Analysis: Striking the right balance for legal cannabis sales

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REGULATION of cannabis sales in Canada has not killed off the black market overnight. Half the cannabis purchased across the country continues to come from illegal dealers.

But a 50 per cent cut in the illicit trade in less than a year is difficult to ignore. Many campaigners argue that the war on drugs has already failed and that a much more effective approach is to treat the problem as a public health crisis rather than a criminal one.

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In this way, selling cannabis over-the-counter, legally, offers the state the opportunity to package it in the same way as cigarettes – with graphic health warnings and drab plain packaging – while at the same time using taxes to raise revenue for the Treasury that would previously have lined the pockets of criminal gangs.

Striking the right balance is complicated, however. In Canada, sales of the world’s most popular legal drug – alcohol – are already restricted to specific licensed premises, unlike the UK where is has been widely available in shops and supermarkets for decades.

As a result, it was natural for Canada to restrict cannabis sales to a limited number of specialist licensed dispensaries. But the question is, how many should there be?

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Toronto, for example, has only three cannabis outlets for a city of nearly three million people. As a result, some residents are still inclined to turn to their old black market dealer, who will bring it to their door.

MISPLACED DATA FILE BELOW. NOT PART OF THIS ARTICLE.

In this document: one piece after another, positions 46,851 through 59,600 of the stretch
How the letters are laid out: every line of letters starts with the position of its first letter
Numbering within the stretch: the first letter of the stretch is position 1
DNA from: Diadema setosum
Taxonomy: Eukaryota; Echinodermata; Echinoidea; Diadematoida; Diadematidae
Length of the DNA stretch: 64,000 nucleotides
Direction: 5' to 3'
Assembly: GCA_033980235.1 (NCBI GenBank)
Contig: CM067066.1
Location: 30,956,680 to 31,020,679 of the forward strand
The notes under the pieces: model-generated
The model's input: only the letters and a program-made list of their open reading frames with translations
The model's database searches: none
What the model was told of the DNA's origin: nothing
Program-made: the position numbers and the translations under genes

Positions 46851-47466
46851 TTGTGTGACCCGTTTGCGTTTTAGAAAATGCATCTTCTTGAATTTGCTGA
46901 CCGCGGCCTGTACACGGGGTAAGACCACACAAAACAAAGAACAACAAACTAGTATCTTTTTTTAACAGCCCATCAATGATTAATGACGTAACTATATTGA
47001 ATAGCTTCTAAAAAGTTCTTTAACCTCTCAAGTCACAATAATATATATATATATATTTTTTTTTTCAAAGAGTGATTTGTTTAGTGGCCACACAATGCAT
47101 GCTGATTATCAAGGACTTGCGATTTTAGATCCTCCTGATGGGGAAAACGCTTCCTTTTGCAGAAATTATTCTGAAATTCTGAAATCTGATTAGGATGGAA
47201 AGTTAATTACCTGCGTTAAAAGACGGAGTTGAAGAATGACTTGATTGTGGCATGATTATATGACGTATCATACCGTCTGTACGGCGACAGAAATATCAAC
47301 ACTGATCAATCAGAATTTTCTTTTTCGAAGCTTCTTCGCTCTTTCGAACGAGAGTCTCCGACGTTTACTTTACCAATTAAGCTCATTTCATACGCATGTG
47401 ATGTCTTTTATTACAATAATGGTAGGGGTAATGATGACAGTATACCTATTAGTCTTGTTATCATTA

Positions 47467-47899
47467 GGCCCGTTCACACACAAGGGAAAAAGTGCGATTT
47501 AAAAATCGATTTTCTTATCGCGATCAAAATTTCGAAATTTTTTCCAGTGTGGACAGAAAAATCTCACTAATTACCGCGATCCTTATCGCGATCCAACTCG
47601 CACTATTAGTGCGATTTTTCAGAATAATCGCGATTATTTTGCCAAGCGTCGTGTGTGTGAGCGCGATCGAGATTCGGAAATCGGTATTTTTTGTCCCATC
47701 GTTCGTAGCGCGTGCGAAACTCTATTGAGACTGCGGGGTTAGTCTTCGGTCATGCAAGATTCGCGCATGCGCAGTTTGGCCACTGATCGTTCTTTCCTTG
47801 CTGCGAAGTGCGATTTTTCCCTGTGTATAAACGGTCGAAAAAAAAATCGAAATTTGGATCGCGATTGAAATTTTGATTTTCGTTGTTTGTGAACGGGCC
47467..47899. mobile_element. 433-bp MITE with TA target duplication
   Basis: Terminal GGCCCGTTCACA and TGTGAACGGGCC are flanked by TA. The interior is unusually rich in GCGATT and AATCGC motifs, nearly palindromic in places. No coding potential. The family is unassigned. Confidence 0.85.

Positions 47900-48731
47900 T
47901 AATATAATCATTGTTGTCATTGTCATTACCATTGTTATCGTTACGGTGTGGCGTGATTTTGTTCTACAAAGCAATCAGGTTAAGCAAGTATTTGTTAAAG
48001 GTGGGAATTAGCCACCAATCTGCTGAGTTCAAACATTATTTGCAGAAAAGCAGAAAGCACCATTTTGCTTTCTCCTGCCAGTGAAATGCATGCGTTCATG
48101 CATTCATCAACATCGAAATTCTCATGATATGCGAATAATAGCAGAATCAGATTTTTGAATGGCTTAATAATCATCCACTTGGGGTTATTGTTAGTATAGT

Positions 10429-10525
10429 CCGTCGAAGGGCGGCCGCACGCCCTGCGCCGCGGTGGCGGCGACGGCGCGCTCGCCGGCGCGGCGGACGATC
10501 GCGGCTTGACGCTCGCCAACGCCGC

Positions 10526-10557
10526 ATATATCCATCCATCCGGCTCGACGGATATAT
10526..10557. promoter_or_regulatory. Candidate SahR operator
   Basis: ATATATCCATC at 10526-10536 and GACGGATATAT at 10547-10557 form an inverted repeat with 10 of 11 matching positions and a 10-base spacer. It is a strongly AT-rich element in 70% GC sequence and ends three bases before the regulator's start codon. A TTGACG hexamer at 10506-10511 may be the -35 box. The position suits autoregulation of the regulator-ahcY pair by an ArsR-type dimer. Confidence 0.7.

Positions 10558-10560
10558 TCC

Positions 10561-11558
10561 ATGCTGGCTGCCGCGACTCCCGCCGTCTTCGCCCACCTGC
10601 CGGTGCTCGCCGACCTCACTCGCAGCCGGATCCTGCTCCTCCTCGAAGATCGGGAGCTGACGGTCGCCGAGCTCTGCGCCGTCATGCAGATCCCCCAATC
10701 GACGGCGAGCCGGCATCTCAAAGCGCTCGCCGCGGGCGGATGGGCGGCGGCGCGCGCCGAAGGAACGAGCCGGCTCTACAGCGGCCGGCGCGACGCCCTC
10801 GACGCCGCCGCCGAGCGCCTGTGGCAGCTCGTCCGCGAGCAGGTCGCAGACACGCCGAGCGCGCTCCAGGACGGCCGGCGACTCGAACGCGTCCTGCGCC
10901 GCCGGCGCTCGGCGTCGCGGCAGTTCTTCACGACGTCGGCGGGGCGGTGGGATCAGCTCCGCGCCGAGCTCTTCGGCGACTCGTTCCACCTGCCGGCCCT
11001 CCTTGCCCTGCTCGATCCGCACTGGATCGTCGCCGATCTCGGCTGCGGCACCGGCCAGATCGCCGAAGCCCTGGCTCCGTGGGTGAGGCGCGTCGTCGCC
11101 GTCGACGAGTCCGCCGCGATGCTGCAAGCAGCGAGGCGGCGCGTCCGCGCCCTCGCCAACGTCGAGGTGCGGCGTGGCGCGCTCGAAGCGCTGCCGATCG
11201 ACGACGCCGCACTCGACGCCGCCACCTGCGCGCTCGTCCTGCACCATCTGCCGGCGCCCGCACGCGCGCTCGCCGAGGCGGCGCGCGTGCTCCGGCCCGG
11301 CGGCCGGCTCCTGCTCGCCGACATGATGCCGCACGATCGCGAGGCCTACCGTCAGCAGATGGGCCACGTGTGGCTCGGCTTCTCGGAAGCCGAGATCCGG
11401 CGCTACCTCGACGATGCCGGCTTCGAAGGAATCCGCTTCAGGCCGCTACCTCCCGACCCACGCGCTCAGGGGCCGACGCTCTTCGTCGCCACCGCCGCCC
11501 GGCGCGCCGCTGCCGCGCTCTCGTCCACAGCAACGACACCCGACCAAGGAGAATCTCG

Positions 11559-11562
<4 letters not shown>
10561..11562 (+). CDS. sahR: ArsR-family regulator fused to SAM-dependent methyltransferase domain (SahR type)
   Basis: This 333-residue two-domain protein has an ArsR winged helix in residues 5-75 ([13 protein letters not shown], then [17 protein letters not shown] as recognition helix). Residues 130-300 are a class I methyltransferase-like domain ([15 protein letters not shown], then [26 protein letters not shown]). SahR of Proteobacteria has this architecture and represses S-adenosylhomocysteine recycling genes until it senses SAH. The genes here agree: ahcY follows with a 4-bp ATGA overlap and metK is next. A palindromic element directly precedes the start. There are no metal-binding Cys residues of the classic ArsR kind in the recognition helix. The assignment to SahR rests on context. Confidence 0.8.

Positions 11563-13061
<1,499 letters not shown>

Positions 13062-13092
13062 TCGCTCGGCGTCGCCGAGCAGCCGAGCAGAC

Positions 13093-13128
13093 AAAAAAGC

Of course, illegal dealers still want a slice of the action and will undercut the legal sellers by offering a cheaper product.

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The inevitable effect of taxation – particularly where levies are targeted on a sliding scale to hit high-potency strains hardest – is that it opens the door to illegal gangs preying on poorer cannabis users with the lure of cut-price weed.

Obviously minors already get round the law on alcohol and cigarettes by using fake ID or asking adults to buy it for them.

In Canada, minors in possession of cannabis will not be prosecuted – but adults caught giving it to them can face long prison sentences.

How often this actually happens is unclear though. Such penalties must be enforced to be a deterrent.

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